On my first full day in Munich, I spent a few hours at ZOB, zentrale omnibus bahnhof, an imposing structure, vaguely looking like a bus itself. I walked there from my friend Tamiko’s house near the river Isar. On her suggestion, I first went for a stroll along the riverbank, to breathe and expand. The area is really beautiful with pedestrian paths and green spaces on both sides of the river, right in the heart of the city. So unlike the Spree in Berlin which is bound in canals everywhere. Later Tamiko told me that the area had been “renaturalized” to alleviate yearly flooding as Isar originates in the mountains and the water surges at least once a year. I went down to the riverbank from one of the bridges and walked to another bridge about ten minutes away. In the dry areas under both bridges were several beds and other evidence of human residence. I wondered where the occupants were, and felt dis-ease as I took a few pictures, for my records, of their home. We use the term homeless to mean without a “home” but it really means without a registered address. We create homes for ourselves wherever we are, even if we sleep on somebody’s discarded mattress under a bridge in a most prosperous city.
Munich is indeed a wealthy city as it houses the headquarters of industrial giants like Mercedes Benz, BMW, Bayer, etc. This is the city everybody wants to come to for jobs. Accordingly, it is a very expensive city, evidenced even in the Arab and Turkish markets which i chanced upon on my way to ZOB. Following a path along a narrow canal, one of Isar’s bound tributaries, and passing a cemetery on quiet Pestalozzistrasse that overlooks the canal, I came out into a very busy crossway near Hauptbahnhof with four tramlines carving the street surface. I went towards one of the streets branching off because I saw a store sign in Arabic, and discovered many more store signs in Arabic, everything from Egypt Airline to Ali Baba Restaurant to a few jewelers, food stores, travel agencies and other necessities. I was nicely surprised when I discovered even more stores on the side streets and, accordingly, large numbers of p
edestrians speaking in Arabic and Turkish and Swahili. The familiar music of their speech temporarily became my home.
The proximity of these bustling streets to the inter-city bus station seemed quite familiar too, and somehow expected. I thought, of course, the outsiders, the foreigners, would be concentrated near the cheapest transit hub. Two streets over, Hauptbahnhof is surrounded by stores too, but none have Arabic signs. As I followed Google map’s directions to ZOB, I soon exited that temporary comfort zone and found myself walking along the streets lines on both sides with big office buildings. Big, not tall, for nothing is tall here except the industrial chimney stacks and church steeples punctuating the sky. The buildings have six or seven stories maximum, but they expand over several blocks, like giant lego pieces. Vaguely looking like a bus itself, ZOB sits by the railroad tracks that cut through the city to the central train station, hauptbahnhof. Around ZOB, within easy walking distance of it if one is tired or carrying luggage, there are no stores and eateries. The station itself has some stores and cafes on the street level. The expected: McDonald’s, KFC, dm, two bakeries, a Thai fast food, and a German one, scattered amidst bus line offices and a few mobile phone stores.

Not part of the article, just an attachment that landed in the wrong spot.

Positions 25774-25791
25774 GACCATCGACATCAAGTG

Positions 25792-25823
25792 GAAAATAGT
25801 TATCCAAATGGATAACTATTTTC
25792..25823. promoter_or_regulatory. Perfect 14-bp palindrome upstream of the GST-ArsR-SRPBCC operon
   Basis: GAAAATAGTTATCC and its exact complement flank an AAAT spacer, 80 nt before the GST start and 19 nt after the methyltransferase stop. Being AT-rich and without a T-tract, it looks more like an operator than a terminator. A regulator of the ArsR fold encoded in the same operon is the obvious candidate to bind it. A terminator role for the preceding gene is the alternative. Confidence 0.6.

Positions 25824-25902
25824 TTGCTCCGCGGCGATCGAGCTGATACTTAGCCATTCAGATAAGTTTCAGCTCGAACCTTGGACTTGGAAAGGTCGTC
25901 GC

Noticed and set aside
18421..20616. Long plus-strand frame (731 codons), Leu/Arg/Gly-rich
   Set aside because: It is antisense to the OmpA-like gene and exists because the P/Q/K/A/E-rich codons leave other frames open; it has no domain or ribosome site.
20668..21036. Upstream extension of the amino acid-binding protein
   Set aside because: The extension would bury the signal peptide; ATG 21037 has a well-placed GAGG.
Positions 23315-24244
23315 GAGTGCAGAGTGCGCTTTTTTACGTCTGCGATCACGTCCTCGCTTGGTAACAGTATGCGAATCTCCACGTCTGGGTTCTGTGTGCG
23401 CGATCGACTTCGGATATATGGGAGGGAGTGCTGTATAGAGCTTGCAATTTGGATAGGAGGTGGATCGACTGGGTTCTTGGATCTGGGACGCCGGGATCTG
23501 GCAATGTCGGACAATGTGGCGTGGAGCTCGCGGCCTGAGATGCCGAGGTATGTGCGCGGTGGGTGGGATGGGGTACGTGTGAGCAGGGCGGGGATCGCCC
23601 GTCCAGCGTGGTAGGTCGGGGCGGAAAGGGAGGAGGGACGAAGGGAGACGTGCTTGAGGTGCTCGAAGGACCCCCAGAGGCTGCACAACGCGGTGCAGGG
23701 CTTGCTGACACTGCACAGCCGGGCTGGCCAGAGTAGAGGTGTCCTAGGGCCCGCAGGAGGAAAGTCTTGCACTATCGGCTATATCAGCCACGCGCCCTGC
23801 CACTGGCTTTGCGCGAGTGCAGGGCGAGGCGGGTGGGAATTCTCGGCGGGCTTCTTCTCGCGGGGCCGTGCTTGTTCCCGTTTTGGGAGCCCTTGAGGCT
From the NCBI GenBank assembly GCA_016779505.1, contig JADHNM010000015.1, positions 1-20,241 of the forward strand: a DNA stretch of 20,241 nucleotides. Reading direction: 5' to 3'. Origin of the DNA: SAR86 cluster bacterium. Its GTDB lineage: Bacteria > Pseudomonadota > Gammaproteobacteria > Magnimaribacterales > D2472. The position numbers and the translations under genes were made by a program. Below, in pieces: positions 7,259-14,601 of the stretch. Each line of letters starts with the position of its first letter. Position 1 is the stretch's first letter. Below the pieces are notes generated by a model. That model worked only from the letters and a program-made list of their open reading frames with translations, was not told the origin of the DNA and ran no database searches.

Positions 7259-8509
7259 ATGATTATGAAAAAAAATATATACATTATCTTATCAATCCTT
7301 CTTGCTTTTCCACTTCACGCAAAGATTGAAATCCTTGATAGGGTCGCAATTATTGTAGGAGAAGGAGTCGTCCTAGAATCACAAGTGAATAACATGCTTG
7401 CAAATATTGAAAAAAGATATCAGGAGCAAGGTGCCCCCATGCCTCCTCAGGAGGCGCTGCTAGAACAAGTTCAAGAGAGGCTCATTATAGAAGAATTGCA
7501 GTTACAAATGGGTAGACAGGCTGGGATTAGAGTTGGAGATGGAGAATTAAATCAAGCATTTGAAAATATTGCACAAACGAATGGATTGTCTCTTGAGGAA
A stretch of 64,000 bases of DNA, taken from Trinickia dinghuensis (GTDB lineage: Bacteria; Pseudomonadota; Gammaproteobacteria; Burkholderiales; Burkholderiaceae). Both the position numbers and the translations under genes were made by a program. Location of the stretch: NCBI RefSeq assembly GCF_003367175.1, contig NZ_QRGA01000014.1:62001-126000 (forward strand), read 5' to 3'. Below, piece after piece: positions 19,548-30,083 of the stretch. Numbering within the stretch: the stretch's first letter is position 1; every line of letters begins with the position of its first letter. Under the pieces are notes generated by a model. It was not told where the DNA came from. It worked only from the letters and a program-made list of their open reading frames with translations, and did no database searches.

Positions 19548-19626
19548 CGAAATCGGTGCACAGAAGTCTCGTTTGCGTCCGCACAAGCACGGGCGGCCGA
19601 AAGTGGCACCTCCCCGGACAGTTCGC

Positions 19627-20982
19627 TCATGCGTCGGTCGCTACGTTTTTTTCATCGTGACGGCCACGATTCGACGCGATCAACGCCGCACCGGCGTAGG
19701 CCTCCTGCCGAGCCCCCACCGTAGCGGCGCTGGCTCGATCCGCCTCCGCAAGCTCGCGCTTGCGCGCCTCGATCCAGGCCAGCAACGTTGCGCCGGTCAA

I had some time before I was supposed to meet the ZOB Angels, so I sat at the Thai place, which was the only place that had free wifi, and worked a little over a cup of tea until six o’clock when I went to the lower level, on the outer edge of station, near a pedestrian entrance, where three containers are set up by the Red Cross to provide aid to incoming refugees. The Angels were already there, and my friend Peter introduced me to them as he gave me a neon green vest imprinted with the logo of ZOB Angels to wear and a piece of duct tape to use as a name tag. Then he showed me their station: One of the containers has a tiny office space lined on one side with stacked baby car seats and on the other with shelving units holding non-perishable foods and disposable eating things. Across from this container is another one stuffed with bins full of clothes, shoes, diapers, hygiene products, bags, blankets, etc. I was told that if and when newly arrived refugees came, I could hand out whatever they needed from here. Then the food arrived in a hatchback driven by a woman. The volunteers, Ahmed, Hani and Peter took the food, lots of bread and a large pot of vegetable soup, inside the office/food kiosk container.
There were no refugees around, well, excepting Hani and Ahmed and a few other volunteers who arrived a bit later. Hani told me that there haven’t been many refugees coming through in the past two weeks since the borders were closed. So now they mostly hand out food and clothes to the homeless, and to ordinary passengers who discover this aid station. There was nothing to do for me, so I asked Hani if he would be willing to give me an interview on camera.
Part 2 will be posted soon.